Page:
Acatalepsy (noun) Origin: Latin | acat·a·lep·sy The idea that it is impossible to truly comprehend anything.
I cannot comprehend that I cannot think of a thing to say. Me saying nothing is pure and true acatalepsy.
To be immortal is commonplace; except for man, all creatures are immortal, for they are ignorant of death; what is divine, terrible, incomprehensible, is to know that one is immortal. ~Jorge Luis Borges
No one infers a god from the simple, from the known, from what is understood, but from the complex, from the unknown, and incomprehensible. Our ignorance is God; what we know is science. ~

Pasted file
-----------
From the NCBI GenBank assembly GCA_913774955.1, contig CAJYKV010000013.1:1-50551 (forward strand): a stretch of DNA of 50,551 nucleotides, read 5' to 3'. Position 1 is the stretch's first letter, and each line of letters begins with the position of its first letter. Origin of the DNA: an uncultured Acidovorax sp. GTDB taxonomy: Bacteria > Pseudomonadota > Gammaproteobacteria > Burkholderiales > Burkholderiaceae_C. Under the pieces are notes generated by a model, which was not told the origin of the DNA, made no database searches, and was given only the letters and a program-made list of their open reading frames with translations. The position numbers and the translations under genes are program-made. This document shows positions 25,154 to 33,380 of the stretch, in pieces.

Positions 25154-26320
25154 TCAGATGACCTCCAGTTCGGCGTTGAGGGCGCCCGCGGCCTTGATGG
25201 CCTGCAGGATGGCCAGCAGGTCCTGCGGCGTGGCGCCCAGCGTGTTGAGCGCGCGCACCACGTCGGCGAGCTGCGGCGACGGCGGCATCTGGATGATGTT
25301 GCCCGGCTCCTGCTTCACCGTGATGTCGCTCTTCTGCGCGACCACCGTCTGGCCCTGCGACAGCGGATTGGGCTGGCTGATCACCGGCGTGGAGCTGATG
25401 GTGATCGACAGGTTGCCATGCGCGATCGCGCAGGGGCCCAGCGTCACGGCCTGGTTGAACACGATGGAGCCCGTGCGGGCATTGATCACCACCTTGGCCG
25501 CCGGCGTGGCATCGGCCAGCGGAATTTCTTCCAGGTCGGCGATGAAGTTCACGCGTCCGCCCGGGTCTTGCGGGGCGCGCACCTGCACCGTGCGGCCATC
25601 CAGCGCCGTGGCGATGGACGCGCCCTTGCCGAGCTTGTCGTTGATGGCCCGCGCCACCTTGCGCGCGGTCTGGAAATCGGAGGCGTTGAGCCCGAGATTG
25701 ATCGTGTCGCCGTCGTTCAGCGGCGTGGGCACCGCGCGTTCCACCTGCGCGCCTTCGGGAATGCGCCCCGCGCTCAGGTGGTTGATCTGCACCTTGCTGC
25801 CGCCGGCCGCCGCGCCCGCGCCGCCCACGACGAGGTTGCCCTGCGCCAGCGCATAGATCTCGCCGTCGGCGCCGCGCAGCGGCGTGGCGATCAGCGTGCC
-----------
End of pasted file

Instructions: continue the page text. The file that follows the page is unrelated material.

The third and, given due consideration, most probable of all my theorems, is that life is ordered by the principles of some religion so peculiar and obscure it has no followers, and none may fathom it, nor know the rituals by which to court its favor. ~
Like an ocean, life is deep, but we are just floating on the surface.